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Guthrie Looks to Give States More Control of Medicaid

By Marissa Evans, CQ Roll Call

May 31, 2016 -- After watching spending and enrollment balloon in his state's Medicaid program, the chairman of the House Energy and Commerce Committee's Medicaid task force says he is determined to find a way to curb costs in the entitlement program.

Kentucky Republican Brett Guthrie said in an interview that his vision for overhauling the joint federal–state health insurance program for the poor is summed up in three words: sustainable, transitional, and flexible.

"We don't want [beneficiaries] there forever because it's not fair to them to be trapped in a program," Guthrie told CQ Roll Call. "If we can transition them to where they can be productive for themselves and improve themselves, I think upward mobility is what they're looking for."

Since November, the eight-member Republican task force has been conducting an informational deep dive, wrestling with how to overhaul the program. So far, no draft legislation or hearings have been scheduled.

With the Obama administration winding down, Guthrie acknowledged that any overhaul efforts will have to wait until a new president takes office in 2017. Ideas being floated include changing Medicaid entitlement spending to a system with per-capita spending caps and giving states more room for creativity. It is a heavy legislative lift that Guthrie said could be on par with the welfare rewrite in the 1990s.

Guthrie said Republicans will push hard for changes that he hopes will help people move up the economic ladder and save states money.

"It's just not sustainable to have the growth that Medicaid has had," Guthrie said of the program's $495.8 billion price tag.

Home State Growth

Guthrie's own state is a prime example of dramatic growth.

Under an executive order from former Democratic Kentucky Gov. Steve Beshear, the state expanded eligibility for the program. The state saw its uninsured rate drop 8.4 percentage points between 2013 and 2014, according to a Kaiser Family Foundation report. Enrollment in Medicaid and the Children's Health Insurance Program grew by 87 percent.

The 2010 federal health care law allowed states to expand Medicaid eligibility to individuals with incomes up to 138 percent of the poverty level. By 2020, states will have to cover 10 percent of the cost. Thirty states and the District of Columbia have taken up the offer.

While Kentucky has been long lauded as a federal health care law darling, Republican Gov. Matt Bevin is considering waivers to remake the expansion but has not detailed how he would change the program. He dialed back campaign rhetoric when he said in 2015 that he wanted to roll back expansion altogether for 400,000 Kentuckians.

Guthrie said the problem is the Kentucky legislature expanded the program before overhauling it.

"They want to be fiscally responsible, they want to be sustainable and they're trying to figure out how to do that," Guthrie said. "If they can't do that they're going to have to make their own decisions on how it moves forward."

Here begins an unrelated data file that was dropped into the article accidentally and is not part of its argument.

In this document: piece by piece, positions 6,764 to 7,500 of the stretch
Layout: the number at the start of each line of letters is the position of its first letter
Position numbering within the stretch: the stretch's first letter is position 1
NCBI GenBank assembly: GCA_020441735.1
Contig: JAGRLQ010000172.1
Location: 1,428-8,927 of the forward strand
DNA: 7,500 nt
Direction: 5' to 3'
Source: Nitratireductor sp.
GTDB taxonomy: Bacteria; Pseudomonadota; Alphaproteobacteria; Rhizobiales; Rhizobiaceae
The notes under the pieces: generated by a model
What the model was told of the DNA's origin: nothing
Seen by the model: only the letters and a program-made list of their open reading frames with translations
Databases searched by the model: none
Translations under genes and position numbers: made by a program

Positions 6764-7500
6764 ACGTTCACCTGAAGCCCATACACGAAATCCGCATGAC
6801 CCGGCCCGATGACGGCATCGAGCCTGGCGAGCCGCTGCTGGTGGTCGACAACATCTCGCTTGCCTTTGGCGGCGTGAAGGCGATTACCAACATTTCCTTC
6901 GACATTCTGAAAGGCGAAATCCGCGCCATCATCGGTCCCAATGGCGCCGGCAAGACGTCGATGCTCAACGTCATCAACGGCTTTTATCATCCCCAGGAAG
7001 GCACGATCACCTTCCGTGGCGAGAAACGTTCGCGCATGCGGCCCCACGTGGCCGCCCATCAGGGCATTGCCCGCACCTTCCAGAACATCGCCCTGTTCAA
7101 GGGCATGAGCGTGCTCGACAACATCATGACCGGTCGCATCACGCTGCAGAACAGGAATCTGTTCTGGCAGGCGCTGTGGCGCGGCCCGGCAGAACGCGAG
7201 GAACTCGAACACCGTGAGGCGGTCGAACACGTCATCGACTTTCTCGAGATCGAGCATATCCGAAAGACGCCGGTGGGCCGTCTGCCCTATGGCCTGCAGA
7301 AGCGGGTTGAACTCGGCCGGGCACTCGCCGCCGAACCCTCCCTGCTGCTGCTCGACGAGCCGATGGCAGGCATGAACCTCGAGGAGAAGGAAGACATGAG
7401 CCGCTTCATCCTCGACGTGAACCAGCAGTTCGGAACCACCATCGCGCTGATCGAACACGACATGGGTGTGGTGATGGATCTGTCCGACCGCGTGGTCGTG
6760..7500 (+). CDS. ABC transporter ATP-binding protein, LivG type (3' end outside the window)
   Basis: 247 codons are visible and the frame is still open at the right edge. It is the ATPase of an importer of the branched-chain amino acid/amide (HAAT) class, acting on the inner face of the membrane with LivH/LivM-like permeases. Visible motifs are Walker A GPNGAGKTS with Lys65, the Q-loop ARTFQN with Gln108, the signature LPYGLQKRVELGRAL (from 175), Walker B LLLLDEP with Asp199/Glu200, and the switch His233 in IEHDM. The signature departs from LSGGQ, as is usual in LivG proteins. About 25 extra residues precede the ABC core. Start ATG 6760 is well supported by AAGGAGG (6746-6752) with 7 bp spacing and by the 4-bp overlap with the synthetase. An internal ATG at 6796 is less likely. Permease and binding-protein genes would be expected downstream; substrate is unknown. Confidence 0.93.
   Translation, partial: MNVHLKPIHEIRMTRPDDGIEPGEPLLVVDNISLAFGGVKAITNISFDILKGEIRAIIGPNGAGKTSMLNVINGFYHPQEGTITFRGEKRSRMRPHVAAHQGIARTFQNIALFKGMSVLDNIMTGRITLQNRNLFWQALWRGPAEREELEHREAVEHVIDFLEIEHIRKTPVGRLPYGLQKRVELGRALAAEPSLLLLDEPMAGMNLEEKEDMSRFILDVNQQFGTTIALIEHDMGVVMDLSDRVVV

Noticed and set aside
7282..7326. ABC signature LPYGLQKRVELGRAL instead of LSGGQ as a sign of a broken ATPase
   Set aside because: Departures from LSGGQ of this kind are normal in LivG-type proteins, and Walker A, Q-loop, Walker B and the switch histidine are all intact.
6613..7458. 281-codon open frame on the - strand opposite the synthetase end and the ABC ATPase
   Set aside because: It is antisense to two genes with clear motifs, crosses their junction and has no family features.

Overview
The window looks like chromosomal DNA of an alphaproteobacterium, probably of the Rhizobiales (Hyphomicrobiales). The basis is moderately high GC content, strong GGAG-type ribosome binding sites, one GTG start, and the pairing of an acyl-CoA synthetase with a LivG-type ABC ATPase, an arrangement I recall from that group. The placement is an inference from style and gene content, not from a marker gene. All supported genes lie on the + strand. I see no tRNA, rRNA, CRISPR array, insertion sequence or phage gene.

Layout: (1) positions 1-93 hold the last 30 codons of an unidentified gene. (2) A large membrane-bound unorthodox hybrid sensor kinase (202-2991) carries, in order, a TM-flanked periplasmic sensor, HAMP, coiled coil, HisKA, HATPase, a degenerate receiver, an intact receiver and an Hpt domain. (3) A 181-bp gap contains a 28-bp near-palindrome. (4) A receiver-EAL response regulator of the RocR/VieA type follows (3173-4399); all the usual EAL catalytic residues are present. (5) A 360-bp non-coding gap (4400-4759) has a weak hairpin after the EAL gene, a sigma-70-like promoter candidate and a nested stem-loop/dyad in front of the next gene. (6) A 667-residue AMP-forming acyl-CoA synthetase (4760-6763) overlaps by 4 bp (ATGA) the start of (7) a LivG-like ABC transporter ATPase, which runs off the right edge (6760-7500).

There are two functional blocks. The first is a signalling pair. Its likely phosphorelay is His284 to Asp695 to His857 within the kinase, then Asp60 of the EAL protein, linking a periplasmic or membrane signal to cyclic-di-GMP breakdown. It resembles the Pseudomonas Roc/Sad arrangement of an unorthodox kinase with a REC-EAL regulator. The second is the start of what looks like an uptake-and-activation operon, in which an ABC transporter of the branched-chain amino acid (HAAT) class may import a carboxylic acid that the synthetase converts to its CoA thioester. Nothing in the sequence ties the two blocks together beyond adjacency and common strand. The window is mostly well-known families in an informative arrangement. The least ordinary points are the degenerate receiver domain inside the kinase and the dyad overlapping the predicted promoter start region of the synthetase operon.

That "states know best" approach is something Guthrie said he wants to bring to a Medicaid revamp. He hesitates to call Medicaid expansion a mistake, as "every state has to decide can they make it work for their population." However, Guthrie said that given the enormous federal debt, state governments should be cautious about relying on federal matching funds that he predicted could decline below promised amounts.

More federal leniency is something task force members are considering. Guthrie said talks so far with former and sitting governors have revealed long-held desires for more flexibility with Medicaid. Federal waivers have been a point of hope and contention for many Republican governors who are considering Medicaid expansion. The Department of Health and Human Services has shot down Republican aspirations such as mandatory employment and work training program enrollment for expansion beneficiaries as part of waivers.

Indiana's Medicaid expansion has been particularly intriguing for the task force, according to Guthrie. The Hoosier State's expansion provisions include requirements for beneficiaries to pay premiums and denials of re-enrollment for six months if beneficiaries do not pay their premiums. Guthrie said paying small amounts for their insurance is one way to help beneficiaries eventually transition to private coverage. Sometimes beneficiaries have the chance to earn more income but choose not to because they would be disqualified from receiving Medicaid, Guthrie said.

"It puts people into a tough economic decision," Guthrie said. "What you hear from governors with flexibility is the whole idea is that people, even though in Medicaid, they are still kind of in the insurance world so it lets them transition."

For now, Guthrie said the task force is aiming to be the go-to experts in the House on all things Medicaid. If the group writes legislation, Democrats will likely be invited to the table.

"You're going to see from both sides of the aisle ... if we don't give reforms to the program that it's going to be difficult for all governors, whether you're Republican or Democrat, to be able to have this program," Guthrie said. "It has to be financially stable for everybody, or else it's not going to work."

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